Borgeson also said that the umpires often exercise discretion as to when, exactly, to start the between-inning pitch clock.

“Sometimes they’ll wave me off, to give players more time,” he said. “Like if the pitcher was in the on-deck circle, or the catcher was on base.”

After speaking with Borgeson, it was off to to the radio booth to do an inning on the air with Deene Ehlis (left) and Randy Wehofer. Friends of this blog are of course familiar with Wehofer, who is a movie star.

008Scott and I then headed down to the main seating area. The ballgame, between the I-Cubs and Tacoma Rainiers, began at 1:08 p.m. and had been cruising along ever since.

011Since the last time I visited, the Cubs have increased their craft beer selection by a considerable margin. 28 craft brews were available; Peace Tree “Blonde Fatale” had the highest ABV (8.5%).

012We then paid a visit to director of stadium operations Jeff Tilley, who was hard at work within his ballpark lair.

014Tilley coordinates travel arrangements for the team, and in the Pacific Coast League this can be a fraught process. While he’s smiling in the above photo, he probably wasn’t by the end of the day. The I-Cubs post-game journey to El Paso most definitely did not go as planned — read all about it in this MiLB.com article.

Did I mention that this game was flying right along? After emerging from Tilley’s lair, Scott and I found that it was already the top of the ninth inning. Brian Schlitter was coming in to pitch for the Cubs, who were losing by a score of 2-0.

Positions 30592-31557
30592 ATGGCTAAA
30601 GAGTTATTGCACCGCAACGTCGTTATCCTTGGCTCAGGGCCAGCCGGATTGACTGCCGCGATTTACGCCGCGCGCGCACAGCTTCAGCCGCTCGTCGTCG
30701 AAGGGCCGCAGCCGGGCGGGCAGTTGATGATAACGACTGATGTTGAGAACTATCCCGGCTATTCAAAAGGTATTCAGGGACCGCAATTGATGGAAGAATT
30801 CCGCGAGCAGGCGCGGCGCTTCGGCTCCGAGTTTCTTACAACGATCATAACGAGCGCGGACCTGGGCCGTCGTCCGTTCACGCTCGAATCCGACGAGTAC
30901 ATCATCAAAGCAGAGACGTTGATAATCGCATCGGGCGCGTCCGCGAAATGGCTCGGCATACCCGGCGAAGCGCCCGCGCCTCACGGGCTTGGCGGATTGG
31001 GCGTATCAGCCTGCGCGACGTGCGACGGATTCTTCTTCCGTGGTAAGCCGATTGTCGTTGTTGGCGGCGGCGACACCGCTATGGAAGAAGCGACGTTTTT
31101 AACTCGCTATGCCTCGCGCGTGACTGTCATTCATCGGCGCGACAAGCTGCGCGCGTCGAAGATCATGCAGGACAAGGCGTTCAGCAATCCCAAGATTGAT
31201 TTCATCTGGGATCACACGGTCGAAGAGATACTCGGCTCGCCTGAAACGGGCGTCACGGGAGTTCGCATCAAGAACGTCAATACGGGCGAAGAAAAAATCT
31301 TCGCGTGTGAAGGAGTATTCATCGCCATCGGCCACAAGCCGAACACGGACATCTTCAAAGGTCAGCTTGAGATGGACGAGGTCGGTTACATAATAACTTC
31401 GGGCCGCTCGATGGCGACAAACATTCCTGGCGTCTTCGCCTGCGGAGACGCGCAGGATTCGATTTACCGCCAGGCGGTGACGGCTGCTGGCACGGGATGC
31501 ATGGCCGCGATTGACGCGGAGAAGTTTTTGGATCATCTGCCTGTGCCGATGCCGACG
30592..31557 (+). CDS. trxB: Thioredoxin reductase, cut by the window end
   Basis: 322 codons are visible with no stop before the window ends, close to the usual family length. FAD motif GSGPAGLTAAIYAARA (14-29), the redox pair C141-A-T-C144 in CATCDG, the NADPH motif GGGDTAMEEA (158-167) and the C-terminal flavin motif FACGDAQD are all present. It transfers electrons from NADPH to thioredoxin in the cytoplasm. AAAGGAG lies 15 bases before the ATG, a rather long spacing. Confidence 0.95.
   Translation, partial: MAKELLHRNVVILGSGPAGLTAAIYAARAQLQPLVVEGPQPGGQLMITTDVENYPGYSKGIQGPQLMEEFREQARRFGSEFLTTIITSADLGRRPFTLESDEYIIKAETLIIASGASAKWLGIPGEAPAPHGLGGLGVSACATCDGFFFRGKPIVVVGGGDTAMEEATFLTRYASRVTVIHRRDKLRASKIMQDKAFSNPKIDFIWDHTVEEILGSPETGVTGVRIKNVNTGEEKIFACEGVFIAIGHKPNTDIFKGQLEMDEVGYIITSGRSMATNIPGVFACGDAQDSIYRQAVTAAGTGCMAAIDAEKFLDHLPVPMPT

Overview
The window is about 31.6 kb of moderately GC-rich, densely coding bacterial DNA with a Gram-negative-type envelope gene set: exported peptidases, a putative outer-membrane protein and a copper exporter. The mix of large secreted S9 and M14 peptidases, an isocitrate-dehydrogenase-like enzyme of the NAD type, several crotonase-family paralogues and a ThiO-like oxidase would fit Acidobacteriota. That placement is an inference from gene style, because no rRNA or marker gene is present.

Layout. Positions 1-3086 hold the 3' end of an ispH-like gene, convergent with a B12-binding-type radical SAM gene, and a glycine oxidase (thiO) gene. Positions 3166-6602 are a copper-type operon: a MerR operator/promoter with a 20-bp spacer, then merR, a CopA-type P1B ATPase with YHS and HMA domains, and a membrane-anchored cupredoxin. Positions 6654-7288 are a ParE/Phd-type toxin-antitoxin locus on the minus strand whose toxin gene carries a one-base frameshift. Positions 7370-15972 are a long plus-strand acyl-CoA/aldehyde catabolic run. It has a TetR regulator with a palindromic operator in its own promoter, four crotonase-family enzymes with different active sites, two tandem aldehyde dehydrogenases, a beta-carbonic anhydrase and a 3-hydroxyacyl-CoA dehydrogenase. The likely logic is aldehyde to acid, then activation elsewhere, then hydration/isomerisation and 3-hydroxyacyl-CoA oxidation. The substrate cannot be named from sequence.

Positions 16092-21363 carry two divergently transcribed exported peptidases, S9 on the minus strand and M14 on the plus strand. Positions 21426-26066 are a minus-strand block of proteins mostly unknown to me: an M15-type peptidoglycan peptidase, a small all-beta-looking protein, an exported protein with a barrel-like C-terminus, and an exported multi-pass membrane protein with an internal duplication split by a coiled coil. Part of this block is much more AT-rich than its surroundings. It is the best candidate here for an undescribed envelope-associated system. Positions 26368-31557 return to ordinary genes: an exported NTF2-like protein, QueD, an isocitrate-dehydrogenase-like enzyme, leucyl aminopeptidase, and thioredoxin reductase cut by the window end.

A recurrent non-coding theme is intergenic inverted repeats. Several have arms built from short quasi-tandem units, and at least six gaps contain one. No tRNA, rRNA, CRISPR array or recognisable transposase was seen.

016Schlitter has one of the most extreme beards in Minor League Baseball. It’s luxurious and silky.

024Scott and I soon moved to first row seats behind the third base dugout. I kept trying, and failing, to secure a shot of a rotating graphic which, apropos of nothing, wished me a happy birthday. Oh, well. It’s a new scoreboard, and it’s very nice to look at anyway.
018

I also had missed this fourth inning graphic, in which a plug for this blog was incorporated into a between-inning contest.

IMG_1339Anyhow, yeah, there was a ballgame going on and this ballgame was in its waning stages. I’m not exactly sure what it was that provoked him, but at some point during the top of the ninth Cubs manager Marty Pevey came out and gave the home plate umpire a piece of his mind. He went from “perturbed” to “apoplectic” in approximately 15 seconds.

023Pevey’s intensely stated objections eventually led to his ejection.

In the bottom of the ninth inning, Arismendy Alcantara and Adron Chambers both singled to start the frame. A light rain had just begun, and Scott suggested that we move to a dry location.

“Let’s go up and get out of the rain,” he said. “Unless you want to see this walk-off from down here.”

We hustled up the stairs, resolving to watch the game from a protected concourse location.

026And wouldn’t you know it? The very first pitch that we witnessed from this location was a three-run walk-off home run off of the bat of Matt Szczur. Scott Sailor’s words had proven prophetic.

The I-Cubs won, 3-2, in a game that took a crisp two hours and 15 minutes to complete. After waiting out a brief traffic jam in the parking lot, it was on to Omaha.

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Life on the road, you’ve gotta love it.